- Introduction: From Saint-Tropez To Sylt, And Beyond!
- Review: The Carlyle New York, A Rosewood Hotel
- Review: Emirates Lounge New York (JFK)
- Review: Emirates A380 First Class (JFK-MXP)
- Review: Hotel Martinez Cannes, Hyatt Unbound Collection
- Review: Airelles Saint-Tropez, Chateau De La Messardiere
- Review: The Library Lounge Nice Airport (NCE)
- Review: SWISS A320 Business Class (NCE-ZRH)
- Review: Hyatt Regency Zurich Airport The Circle
- Review: SWISS Alpine Lounge Zurich Airport (ZRH)
- Review: Sylt Airport Lounge (GWT)
- Review: Lufthansa CityLine E190 Business Class (GWT-FRA)
- Taking One Of Lufthansa’s Shortest Flights (118 Miles)
- Our Lufthansa Delayed Bag Experience
- Review: The Wellem Dusseldorf, Hyatt Unbound Collection
- Review: Hugo Junkers Lounge Dusseldorf Airport (DUS)
- Review: Condor A321 Business Class (DUS-ATH)
- Review: King George Athens, Marriott Luxury Collection
- Review: Hotel Grande Bretagne Athens, Marriott Luxury Collection
- Review: Goldair Lounge Athens Airport (ATH)
- Review: airBaltic Airbus A220 (SAS Wet Lease)
- Review: Grand Hotel Stockholm, Sweden
- Review: Amex Restaurant Stockholm Arlanda Airport (ARN)
- Review: New Finnair Business Class A330 (ARN-JFK)
After an incredible week in Sylt, it was time to fly to Dusseldorf, our next destination in Germany. We flew via Frankfurt, so I wanted to review the business class experience on the Lufthansa CityLine Embraer 190. For those not familiar, Lufthansa CityLine is a wholly owned Lufthansa subsidiary that primarily operates short haul flights.
How I booked our Lufthansa business class tickets
To depart Sylt and fly to Dusseldorf, I booked the following flights in business class using Air Canada Aeroplan points:
06/16 LH223 Sylt to Frankfurt departing 10:35AM arriving 11:55AM
06/16 LH84 Frankfurt to Dusseldorf departing 1:15PM arriving 2:05PM
The cost was 15,000 Aeroplan points plus $58.84 per person in taxes & fees. As a point of comparison, economy would have cost 7,500 Aeroplan points per person.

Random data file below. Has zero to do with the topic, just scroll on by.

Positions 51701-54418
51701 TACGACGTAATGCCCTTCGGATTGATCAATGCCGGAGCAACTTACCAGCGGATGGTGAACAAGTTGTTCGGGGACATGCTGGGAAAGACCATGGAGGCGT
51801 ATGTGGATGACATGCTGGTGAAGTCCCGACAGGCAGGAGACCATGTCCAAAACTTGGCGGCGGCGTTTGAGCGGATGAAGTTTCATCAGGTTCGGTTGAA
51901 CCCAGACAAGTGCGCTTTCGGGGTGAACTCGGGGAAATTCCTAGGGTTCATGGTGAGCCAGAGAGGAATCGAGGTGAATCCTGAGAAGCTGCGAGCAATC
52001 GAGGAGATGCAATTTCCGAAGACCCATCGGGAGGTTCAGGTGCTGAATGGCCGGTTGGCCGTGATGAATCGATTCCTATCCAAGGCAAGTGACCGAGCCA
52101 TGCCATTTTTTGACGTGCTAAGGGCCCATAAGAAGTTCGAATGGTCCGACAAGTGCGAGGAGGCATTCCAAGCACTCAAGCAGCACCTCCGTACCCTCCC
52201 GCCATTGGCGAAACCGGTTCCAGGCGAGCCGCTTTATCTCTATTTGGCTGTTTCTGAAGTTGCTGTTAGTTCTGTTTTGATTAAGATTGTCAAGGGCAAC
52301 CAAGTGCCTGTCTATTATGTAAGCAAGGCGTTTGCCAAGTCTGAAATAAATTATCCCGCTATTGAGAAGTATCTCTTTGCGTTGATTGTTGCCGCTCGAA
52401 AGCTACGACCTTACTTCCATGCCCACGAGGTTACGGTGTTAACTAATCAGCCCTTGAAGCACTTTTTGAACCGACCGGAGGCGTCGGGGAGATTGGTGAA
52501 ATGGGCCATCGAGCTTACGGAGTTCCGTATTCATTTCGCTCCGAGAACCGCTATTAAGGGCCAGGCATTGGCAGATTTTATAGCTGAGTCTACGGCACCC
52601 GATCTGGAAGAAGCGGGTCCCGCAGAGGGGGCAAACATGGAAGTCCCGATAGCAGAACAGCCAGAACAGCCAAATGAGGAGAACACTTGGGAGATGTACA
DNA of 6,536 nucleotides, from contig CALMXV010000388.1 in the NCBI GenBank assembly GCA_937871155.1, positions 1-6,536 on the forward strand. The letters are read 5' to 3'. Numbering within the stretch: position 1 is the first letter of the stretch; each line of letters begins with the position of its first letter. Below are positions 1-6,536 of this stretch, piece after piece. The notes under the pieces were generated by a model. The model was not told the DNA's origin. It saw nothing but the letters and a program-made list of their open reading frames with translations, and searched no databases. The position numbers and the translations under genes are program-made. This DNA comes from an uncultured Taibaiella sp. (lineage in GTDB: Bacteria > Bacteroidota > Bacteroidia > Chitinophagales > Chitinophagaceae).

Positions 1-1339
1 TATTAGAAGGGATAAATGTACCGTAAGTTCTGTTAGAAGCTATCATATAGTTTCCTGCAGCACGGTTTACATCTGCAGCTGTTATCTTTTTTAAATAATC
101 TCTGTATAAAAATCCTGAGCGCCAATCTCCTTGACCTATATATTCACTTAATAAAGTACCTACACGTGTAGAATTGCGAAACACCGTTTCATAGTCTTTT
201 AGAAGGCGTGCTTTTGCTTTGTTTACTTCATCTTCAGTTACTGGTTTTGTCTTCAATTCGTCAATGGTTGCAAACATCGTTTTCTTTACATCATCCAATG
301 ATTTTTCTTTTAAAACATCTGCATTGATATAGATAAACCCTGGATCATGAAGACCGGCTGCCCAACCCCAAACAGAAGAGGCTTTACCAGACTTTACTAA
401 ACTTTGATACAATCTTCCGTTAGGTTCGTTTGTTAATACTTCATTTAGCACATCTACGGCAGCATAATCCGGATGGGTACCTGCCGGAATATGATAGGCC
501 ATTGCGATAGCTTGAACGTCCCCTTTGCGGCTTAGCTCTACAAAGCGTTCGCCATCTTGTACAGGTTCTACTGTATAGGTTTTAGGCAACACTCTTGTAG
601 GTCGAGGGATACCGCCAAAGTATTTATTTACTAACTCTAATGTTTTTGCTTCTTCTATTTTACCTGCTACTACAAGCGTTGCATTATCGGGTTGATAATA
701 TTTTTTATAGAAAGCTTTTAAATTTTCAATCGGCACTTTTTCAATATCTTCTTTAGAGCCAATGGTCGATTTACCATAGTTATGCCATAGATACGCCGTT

It goes without saying that Frankfurt to Dusseldorf is a really short flight, and there are frequent trains between the two cities. That being said, we could include the connection at no extra cost, and for that matter I was curious to check out one of Lufthansa’s shortest flights.
Aeroplan points are easy to come by, as the program partners with American Express Membership Rewards, Capital One, and Chase Ultimate Rewards. On top of that, in the United States, there’s the Aeroplan® Credit Card (review), which is pretty lucrative.
Lufthansa business class check-in & boarding
In the last installment I reviewed the Sylt Airport Lounge. Sylt Airport is tiny, and our check-in experience was efficient.
Boarding for our 10:35AM flight started 30 minutes departure departure, at 10:05AM, from gate two.
Business class passengers were invited to board first. The airport doesn’t have any jet bridges, but fortunately the planes are parked close enough so that there’s no need to take a bus.
Lufthansa E190 business class cabin & seats
Lufthansa Embraer 190s feature 100 seats, spread across 25 rows in a 2-2 configuration. Intra-Europe business class typically consists of economy seats with a blocked middle seat. However, since the Embraer 190 doesn’t have middle seats, a business class ticket gets you a pair of two seats.
The size of the cabin can change with each flight, based on demand. On this flight there were four rows of business class.
The E190 is a pretty comfortable plane, and both legroom and seat width were decent.
The Embraer 190 is a pretty nice ride in economy class as well…
Okay, I find it kind of odd how Lufthansa places a tray on the “blocked” seat in business class on the Embraer 190, but not on jets with three seats per row. I’d find this to be useful on an A320, but on the E190 it meant I couldn’t sit in the window seat (the pattern of seat blocking differs in each row).